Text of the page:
# Mid-UV studies of the transitional millisecond pulsars XSS J12270−4859 and PSR J1023+0038 during their radio pulsar states

14 pages

/lp/ou_press/mid-uv-studies-of-the-transitional-millisecond-pulsars-xss-j12270-4859-w7Ubf5Sc6A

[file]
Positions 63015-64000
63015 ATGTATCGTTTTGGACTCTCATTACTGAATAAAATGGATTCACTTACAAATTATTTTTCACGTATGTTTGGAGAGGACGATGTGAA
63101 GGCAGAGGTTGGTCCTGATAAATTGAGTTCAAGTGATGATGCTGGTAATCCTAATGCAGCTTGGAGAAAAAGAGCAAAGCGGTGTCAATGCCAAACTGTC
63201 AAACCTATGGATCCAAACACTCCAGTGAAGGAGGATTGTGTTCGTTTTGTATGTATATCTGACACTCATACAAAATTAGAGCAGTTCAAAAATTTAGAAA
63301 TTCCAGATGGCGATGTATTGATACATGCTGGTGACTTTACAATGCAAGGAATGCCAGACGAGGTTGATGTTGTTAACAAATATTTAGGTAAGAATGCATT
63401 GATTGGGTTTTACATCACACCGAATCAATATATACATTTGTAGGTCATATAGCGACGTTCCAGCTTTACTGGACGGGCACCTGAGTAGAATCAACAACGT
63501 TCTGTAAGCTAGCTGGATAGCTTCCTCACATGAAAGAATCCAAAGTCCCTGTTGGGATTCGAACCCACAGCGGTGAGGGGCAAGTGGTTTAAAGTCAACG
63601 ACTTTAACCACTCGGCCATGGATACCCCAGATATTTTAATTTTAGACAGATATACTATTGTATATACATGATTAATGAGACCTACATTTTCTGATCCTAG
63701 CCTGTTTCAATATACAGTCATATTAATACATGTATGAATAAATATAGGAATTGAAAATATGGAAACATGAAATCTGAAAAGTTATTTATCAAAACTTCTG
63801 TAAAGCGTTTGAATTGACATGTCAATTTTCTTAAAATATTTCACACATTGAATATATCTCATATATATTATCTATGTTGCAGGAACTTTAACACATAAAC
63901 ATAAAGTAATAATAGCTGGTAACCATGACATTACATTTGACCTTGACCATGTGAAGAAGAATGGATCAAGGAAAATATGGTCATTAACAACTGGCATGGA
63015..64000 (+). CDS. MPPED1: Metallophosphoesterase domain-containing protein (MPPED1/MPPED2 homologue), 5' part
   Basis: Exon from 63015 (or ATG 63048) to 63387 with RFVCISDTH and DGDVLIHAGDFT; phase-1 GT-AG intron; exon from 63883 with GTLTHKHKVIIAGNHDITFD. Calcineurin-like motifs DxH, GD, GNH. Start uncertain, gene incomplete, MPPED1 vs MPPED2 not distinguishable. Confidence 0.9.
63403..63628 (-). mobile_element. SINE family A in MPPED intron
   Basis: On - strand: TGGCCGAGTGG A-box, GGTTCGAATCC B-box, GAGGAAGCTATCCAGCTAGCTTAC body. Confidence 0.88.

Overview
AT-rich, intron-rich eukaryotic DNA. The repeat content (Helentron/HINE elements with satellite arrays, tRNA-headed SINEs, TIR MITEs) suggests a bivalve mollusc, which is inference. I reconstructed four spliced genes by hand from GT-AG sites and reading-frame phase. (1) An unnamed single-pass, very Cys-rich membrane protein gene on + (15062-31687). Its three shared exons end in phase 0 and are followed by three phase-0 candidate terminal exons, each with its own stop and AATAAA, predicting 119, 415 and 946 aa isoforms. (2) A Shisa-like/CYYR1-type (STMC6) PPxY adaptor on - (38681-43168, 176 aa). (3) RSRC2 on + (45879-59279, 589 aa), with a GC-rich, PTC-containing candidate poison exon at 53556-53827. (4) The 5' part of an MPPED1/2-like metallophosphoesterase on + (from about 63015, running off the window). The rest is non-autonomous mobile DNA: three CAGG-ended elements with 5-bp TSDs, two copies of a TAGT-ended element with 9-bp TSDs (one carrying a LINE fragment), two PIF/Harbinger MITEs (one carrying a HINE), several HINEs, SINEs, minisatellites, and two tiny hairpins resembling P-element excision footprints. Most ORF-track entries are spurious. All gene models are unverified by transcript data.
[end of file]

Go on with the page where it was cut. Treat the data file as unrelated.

Publisher
Oxford University Press
ISSN
0035-8711
eISSN
1365-2966
D.O.I.
10.1093/mnras/sty291
Publisher site
See Article on Publisher Site

### Abstract